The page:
Life was relatively good for Mary Harris Jones until 1867. That year, when she was 37 years old, within one week her husband and their four small children died in a yellow fever epidemic. After the epidemic had run its course, she returned to Chicago where, once again, she began to work as a dressmaker.
But tragedy followed Mother Jones. Four years later, in 1871, she lost everything she owned in the great Chicago fire. That event also changed her life drastically, and she discovered a new path to follow. She became involved in the labor movement and began to attend meetings of the newly formed Knights of Labor "in an old, tumbled down, fire scorched building."
One biographer believes that Mother Jones's interest in the labor movement really began when she sewed for wealthy Chicago families and observed the blatant economic and social inequities that existed. According to Fetherling, she said: "Often while sewing for the lords and barons who lived in magnificent houses on the Lake Shore Drive, I would look out of the plate glass windows and see the poor, shivering wretches, jobless and hungry, walking alongside the frozen lake front.... The contrast of their condition with that of the tropical comfort of the people for whom I sewed was painful to me. My employers seemed neither to notice nor to care."
The early Knights of Labor, with their ideals and their sense of fraternity, fulfilled some need within Mother Jones and fitted well with what she had learned from her husband. According to Fetherling, "Coming, as it did, on top of successive personal tragedies, the experience [with the Knights of Labor] forged an amalgam of compassion and fervor which would serve her well in industrial wars over the next half a century." Wherever there were labor troubles, there was Mother Jones--the "Miners' Angel."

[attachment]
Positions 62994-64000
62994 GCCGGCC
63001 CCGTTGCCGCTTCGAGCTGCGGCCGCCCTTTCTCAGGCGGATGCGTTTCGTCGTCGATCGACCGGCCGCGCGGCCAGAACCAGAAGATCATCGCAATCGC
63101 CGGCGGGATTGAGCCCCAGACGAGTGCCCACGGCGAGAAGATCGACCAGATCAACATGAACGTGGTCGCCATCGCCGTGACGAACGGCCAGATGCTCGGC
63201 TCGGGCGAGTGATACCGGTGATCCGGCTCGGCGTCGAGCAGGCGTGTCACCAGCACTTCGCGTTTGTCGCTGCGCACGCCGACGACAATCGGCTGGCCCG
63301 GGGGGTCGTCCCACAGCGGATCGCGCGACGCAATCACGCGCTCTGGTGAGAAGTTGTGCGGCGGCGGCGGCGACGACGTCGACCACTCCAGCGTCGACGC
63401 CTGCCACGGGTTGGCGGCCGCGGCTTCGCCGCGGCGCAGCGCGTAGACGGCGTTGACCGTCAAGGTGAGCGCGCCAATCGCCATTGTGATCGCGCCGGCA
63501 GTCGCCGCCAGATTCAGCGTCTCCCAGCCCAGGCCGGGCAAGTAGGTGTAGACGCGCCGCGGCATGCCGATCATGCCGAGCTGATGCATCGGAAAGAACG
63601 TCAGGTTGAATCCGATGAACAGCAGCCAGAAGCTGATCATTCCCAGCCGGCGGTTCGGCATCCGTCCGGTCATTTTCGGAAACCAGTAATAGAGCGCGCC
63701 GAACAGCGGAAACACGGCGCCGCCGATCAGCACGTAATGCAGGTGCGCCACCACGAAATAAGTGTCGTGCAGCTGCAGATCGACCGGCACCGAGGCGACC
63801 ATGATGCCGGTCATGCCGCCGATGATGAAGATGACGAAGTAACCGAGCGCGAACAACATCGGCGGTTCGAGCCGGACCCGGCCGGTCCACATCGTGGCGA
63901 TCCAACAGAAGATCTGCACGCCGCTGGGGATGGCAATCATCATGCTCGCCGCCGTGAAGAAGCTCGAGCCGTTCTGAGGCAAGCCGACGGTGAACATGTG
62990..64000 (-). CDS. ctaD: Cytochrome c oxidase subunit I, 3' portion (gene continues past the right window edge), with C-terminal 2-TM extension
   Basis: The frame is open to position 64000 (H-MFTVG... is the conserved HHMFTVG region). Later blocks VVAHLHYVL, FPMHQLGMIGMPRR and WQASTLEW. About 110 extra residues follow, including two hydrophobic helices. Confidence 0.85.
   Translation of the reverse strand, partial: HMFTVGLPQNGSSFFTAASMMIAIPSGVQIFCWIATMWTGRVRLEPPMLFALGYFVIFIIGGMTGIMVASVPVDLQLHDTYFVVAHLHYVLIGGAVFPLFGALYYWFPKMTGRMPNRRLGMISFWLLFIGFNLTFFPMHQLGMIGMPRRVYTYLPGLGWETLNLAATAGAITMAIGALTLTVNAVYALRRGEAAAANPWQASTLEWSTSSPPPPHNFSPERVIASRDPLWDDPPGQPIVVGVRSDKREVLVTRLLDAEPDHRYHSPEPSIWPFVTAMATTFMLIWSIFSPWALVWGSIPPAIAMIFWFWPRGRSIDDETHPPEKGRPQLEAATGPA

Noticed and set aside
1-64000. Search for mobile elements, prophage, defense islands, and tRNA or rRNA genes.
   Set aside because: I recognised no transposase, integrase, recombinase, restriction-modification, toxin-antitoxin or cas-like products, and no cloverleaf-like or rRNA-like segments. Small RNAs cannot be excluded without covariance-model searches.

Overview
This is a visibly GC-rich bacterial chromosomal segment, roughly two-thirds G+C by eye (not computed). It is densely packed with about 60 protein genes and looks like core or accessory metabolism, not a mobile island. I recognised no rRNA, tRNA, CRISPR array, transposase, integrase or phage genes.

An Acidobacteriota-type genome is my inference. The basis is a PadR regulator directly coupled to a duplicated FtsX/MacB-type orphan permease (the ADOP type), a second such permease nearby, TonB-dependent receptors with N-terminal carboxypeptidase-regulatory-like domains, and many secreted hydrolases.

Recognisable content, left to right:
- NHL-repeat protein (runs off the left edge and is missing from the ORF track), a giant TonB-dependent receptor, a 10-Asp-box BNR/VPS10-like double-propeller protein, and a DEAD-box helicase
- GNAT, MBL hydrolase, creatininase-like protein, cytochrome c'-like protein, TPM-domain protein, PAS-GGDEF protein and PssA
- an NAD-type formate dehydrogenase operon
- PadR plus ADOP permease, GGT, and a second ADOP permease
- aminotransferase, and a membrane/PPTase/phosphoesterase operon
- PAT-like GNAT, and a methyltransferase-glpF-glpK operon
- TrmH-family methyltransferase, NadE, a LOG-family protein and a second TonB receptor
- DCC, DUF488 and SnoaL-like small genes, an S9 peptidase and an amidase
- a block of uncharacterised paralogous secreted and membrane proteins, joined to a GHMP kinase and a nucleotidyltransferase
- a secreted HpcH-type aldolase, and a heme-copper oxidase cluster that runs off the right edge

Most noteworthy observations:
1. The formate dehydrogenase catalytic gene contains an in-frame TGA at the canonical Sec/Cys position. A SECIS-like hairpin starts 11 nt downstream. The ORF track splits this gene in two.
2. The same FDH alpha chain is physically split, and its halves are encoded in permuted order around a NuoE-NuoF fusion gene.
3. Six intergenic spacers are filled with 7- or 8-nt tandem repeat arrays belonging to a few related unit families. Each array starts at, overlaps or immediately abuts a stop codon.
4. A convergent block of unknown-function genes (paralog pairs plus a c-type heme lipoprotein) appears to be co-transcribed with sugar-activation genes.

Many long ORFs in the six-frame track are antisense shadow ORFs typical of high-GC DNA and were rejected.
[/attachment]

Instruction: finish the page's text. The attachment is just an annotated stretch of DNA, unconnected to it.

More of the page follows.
Mother Jones apparently stayed in Chicago, working as a seamstress, for two or three years after the fire. She had no fixed home, but she made Chicago her base as she traveled back and forth across the country, from industrial area to industrial area. When asked where she lived, she replied: "Well, wherever there is a fight." She lived with the workers, in tent colonies or in shantytowns, near the mills or in the shadow of the tipples. As Fetherling pointed out, "In lieu of a family, she would adopt America's toilers, and they would call her 'Mother.'"
During the time she was most active in the labor movement, the country was changing dramatically, from an agrarian economy to an industrial economy. Small enterprises were replaced by large ones.
"The nature of work and of workers was altered. Waves of immigrants and displaced farmers dug the nation's coal and forged its steel. All too often, they received in return only starvation wages and nightmarish conditions. Within these men smoldered the sparks of class conflict which Mother Jones would fan for 50 years. To these workers, she would become an anchor to the past and an arrow toward a better future."
She always worked either for or with the working people, and often she was at odds with union leaders. "Her skill was the invaluable but incalculable one of tending to men's spirits, of buoying them, of goading them to fight even though the battle seemed hopeless."